Winkle club president caught without winkle

A winkle - or rather the lack of one - caused a stir at a parliamentary committee meeting last week.

Naval bigwig and Hastings Winkle Club President Admiral Lord Michael Boyce appeared in Parliament last week to give evidence to a Government committee looking at a draft bill.

Together with two other former defence chiefs, Lord Boyce gave evidence to the Joint Parliamentary Committee on war powers and how they considered the Government's intention to offer Parliament a greater say would work in practice.

Nothing out of the ordinary there you might think. However, chairing the committee was Hastings and Rye MP Michael Foster.

At the end of the session, Mr Foster asked Lord Boyce if he would answer one more question. Did he, the MP asked the unsuspecting Lord Boyce, have his winkle available?

Lord Boyce conceded he had been caught unwinkled and, as Winkle Club tradition dictates, he promptly paid up the cash penalty.

The MP said later that he thought that Lord Boyce was very sporting because the strict rule is that the penalty is only payable when the member is 'off duty'.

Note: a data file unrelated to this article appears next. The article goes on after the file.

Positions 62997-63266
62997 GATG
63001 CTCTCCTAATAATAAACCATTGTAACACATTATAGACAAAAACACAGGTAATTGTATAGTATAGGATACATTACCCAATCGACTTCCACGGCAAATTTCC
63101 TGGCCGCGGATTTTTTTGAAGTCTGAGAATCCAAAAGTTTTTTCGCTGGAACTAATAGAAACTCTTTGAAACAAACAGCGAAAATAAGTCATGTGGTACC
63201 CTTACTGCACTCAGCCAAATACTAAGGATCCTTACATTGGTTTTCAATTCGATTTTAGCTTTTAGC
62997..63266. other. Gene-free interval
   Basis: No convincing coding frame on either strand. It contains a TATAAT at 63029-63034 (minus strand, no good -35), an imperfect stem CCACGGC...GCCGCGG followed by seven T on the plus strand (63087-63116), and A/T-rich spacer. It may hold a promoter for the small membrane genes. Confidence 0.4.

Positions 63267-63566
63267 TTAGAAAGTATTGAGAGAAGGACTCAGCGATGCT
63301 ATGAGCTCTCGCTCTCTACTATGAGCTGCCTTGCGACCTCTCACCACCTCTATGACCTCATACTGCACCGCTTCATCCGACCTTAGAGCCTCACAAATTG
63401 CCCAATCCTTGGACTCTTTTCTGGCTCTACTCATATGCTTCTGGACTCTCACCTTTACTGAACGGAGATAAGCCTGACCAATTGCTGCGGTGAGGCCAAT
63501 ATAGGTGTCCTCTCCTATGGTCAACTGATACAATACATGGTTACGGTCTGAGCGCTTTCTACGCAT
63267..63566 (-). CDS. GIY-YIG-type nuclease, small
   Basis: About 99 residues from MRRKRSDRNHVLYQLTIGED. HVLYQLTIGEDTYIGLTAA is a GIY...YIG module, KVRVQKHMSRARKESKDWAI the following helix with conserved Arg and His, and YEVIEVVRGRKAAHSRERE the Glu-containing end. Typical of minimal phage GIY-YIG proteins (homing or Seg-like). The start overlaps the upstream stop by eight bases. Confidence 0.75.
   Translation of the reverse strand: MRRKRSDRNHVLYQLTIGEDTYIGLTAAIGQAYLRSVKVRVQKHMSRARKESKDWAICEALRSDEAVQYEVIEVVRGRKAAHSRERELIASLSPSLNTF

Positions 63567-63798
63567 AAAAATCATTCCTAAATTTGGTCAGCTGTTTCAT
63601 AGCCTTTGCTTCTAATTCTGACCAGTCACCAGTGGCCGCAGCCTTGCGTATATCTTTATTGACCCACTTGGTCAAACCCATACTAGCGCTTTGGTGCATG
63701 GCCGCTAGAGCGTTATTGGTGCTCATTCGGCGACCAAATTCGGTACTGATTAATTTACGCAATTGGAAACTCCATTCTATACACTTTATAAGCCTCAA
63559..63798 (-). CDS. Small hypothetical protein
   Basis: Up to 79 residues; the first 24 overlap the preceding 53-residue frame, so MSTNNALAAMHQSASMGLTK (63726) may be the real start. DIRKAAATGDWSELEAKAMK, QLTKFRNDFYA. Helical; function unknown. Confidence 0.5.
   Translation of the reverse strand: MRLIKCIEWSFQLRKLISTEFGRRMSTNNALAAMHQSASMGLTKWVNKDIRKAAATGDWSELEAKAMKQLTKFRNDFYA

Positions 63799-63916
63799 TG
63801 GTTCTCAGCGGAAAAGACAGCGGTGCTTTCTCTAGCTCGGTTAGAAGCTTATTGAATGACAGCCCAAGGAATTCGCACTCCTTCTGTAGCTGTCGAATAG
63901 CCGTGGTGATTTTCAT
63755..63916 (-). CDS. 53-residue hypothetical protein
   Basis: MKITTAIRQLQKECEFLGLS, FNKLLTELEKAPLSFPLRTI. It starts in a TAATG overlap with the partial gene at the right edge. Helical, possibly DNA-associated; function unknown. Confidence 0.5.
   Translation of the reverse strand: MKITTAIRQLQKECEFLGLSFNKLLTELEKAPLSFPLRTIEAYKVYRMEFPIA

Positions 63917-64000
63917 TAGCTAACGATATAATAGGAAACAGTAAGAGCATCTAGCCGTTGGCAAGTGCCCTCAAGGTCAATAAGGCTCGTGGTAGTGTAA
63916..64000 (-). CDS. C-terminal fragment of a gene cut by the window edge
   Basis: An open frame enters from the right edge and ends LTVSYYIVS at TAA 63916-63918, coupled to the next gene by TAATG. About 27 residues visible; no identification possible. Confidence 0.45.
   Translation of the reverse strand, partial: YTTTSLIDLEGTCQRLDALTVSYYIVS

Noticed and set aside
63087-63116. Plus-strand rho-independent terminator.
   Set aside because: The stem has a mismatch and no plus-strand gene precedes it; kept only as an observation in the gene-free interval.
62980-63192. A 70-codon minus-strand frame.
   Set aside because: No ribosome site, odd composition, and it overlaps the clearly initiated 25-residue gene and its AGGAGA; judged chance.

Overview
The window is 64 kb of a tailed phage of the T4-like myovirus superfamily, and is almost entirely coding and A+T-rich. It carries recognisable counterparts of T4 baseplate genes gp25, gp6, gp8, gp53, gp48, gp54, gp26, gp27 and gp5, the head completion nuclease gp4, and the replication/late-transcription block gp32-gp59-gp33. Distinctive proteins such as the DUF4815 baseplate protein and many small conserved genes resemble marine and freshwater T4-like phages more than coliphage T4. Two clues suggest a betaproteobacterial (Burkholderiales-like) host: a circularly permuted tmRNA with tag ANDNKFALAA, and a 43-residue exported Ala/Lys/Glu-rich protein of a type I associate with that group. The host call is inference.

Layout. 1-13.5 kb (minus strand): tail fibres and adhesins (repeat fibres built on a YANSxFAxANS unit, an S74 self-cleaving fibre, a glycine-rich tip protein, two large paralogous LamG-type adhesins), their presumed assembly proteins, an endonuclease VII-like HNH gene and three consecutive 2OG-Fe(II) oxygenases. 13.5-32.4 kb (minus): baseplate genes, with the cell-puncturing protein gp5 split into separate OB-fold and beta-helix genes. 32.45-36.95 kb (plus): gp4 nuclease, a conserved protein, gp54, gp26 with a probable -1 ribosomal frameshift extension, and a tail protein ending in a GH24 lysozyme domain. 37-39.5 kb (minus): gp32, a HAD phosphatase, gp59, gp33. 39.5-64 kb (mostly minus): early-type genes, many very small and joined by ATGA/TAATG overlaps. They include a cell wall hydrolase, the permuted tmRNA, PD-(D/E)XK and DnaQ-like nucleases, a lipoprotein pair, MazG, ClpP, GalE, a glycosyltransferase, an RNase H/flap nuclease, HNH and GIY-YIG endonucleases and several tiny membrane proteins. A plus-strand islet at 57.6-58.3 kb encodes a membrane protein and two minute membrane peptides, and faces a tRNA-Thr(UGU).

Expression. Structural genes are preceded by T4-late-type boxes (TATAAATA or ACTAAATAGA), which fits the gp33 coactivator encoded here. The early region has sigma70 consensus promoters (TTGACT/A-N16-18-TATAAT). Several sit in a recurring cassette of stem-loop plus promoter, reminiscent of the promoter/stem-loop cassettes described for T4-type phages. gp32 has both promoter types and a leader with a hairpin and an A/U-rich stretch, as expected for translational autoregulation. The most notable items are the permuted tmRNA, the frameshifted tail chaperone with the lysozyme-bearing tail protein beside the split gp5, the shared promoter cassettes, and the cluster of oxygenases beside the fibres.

Mr Foster said: "Strictly speaking, Lord Boyce was very much on-duty but as I was personally caught a few weeks before by a doorkeeper on the House of Lords, I thought it was a fair cop."

The last laugh however was on Mr Foster because he himself was without winkle at the same meeting and had to cough up a contribution of his own.

Hastings Winkle Club was formed in 1900 by a group of fisherman who drank in the Prince Albert pub and wanted to do something to raise money for a Christmas party for local children.

The story goes that the group has decided to do something similar to the Acorn Club - where a member would be fined if he could not produce, when asked, an acorn.

While looking for inspiration and a more sea-based theme a someone appeared with a pail of winkles fresh from the beach and the rest is history.